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where can i have magic number for csv file or how can i make changes to magic.mgc to identify csv file

@spixi
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spixi commented Oct 23, 2023

where can i have magic number for csv file or how can i make changes to magic.mgc to identify csv file

Short answer: You can't.
Explanation: CSV files are just plaintext files. They have no special header. You can detect an XML file, because it always begins with <?xml (Unicode plaintext files may start with a Byte Order Mark), but there is no way to detect a CSV file. Only heuristic (like only usage of ASCII characters and a regular pattern of semicolons)

@RevoltEnergy
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The magic numbers refer to the starting bytes of a file. End bytes signatures are not very useful, because that would require you to read the entire file. Some file types end with checksums and/or padding (which is usually filling up with 0x00).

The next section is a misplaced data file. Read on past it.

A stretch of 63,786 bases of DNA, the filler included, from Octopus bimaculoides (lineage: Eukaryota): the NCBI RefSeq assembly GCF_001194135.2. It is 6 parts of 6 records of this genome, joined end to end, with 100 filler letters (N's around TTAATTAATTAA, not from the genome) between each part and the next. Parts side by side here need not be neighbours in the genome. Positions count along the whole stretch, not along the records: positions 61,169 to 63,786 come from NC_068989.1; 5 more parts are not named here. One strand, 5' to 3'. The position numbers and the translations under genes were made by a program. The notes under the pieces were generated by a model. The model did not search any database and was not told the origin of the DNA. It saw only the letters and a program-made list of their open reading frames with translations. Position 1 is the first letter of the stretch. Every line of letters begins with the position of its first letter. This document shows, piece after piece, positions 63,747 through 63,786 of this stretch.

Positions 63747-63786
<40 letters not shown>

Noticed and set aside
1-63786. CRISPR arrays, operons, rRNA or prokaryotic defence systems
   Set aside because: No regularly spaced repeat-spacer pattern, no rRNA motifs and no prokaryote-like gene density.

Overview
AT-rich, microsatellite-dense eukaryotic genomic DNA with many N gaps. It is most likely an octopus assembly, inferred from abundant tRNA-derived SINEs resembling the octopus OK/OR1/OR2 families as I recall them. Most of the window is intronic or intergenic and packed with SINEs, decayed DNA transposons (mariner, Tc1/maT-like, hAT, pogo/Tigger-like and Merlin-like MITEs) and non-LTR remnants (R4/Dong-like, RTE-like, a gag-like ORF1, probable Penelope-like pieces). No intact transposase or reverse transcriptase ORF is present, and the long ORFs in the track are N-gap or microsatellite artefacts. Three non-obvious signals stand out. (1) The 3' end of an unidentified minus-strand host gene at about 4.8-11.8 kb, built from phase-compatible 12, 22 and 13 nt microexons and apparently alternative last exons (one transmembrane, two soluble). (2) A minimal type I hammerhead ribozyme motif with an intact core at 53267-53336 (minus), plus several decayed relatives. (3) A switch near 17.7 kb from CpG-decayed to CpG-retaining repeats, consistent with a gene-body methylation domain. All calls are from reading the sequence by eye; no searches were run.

I suppose the different tools for file recovery from a corrupt USB or hard drive work like they do a byte-by-byte reading with the file start and end byte signature detection. correct me if I'm wrong. If I'm not, so they somehow know when the file ends...

@spixi
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spixi commented Oct 23, 2023

The magic numbers refer to the starting bytes of a file. End bytes signatures are not very useful, because that would require you to read the entire file. Some file types end with checksums and/or padding (which is usually filling up with 0x00).

I suppose the different tools for file recovery from a corrupt USB or hard drive work like they do a byte-by-byte reading with the file start and end byte signature detection. correct me if I'm wrong. If I'm not, so they somehow know when the file ends...

The size of a file is saved in the directory information of the file system. When this information is corrupt, recovery tools can try to find the boundary of files (e. g. by scanning for magic numbers), but this is not 100 % reliable, especially when a file is fragmented over multiple data block ranges.